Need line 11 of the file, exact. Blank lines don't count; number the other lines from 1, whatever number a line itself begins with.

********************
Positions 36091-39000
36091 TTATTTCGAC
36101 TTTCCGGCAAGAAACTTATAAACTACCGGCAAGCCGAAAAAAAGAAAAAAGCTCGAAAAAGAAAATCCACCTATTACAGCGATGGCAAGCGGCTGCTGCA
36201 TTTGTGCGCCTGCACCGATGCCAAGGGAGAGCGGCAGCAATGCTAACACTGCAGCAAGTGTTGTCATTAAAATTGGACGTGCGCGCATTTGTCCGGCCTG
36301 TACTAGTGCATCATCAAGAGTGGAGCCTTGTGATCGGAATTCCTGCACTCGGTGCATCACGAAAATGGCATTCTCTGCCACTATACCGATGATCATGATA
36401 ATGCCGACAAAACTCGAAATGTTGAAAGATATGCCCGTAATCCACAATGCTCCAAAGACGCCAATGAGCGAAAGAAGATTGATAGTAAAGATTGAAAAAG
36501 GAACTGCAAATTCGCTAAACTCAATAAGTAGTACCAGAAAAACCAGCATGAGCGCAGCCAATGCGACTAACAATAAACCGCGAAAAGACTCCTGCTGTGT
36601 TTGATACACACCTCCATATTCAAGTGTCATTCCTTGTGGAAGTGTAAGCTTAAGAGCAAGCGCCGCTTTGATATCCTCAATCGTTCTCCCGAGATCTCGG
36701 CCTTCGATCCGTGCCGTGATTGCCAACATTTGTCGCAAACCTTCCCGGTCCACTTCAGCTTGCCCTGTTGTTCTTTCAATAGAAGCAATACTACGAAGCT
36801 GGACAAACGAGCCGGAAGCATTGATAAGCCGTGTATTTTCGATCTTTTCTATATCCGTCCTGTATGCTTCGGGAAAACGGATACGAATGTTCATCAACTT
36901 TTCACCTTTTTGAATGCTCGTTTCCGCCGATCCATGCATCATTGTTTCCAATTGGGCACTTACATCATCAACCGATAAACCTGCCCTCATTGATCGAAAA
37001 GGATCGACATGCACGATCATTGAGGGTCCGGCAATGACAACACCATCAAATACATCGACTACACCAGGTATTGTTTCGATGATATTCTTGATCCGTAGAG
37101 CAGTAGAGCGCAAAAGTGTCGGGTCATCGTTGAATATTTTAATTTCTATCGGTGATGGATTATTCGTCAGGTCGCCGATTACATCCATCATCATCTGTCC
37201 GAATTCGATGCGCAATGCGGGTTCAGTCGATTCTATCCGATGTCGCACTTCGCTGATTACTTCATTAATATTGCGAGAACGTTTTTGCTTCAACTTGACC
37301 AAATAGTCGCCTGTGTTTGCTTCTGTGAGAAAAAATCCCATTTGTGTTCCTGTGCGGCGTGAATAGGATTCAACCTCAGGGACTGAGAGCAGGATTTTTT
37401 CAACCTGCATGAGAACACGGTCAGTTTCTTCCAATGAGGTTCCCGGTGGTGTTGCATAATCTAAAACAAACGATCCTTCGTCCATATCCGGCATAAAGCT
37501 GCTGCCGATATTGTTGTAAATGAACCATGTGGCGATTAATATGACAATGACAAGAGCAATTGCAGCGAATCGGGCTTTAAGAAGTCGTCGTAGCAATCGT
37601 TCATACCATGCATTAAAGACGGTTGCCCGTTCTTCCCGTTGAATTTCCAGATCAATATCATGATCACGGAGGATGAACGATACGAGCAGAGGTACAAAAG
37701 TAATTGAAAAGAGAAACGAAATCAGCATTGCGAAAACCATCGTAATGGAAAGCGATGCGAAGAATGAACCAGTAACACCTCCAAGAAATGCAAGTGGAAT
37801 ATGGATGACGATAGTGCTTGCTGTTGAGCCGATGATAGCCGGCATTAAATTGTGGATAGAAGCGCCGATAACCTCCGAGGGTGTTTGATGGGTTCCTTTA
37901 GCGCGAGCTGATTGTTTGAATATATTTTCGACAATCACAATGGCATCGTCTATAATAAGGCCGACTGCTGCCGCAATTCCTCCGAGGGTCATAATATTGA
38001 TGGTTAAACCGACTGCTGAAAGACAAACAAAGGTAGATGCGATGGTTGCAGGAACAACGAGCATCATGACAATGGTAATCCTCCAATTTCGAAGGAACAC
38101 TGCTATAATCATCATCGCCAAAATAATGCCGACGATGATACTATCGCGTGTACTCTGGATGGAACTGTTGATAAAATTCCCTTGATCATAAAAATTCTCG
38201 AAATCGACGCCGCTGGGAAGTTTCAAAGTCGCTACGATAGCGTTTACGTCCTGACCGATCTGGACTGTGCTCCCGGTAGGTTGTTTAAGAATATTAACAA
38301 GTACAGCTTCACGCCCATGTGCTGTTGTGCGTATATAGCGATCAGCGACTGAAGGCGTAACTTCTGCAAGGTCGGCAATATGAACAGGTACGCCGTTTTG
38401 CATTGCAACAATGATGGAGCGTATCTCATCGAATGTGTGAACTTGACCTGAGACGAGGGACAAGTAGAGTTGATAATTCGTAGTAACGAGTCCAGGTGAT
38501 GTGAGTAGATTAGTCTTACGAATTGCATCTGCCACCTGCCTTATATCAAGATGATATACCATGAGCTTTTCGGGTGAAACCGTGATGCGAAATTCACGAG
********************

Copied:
36901 TTCACCTTTTTGAATGCTCGTTTCCGCCGATCCATGCATCATTGTTTCCAATTGGGCACTTACATCATCAACCGATAAACCTGCCCTCATTGATCGAAAA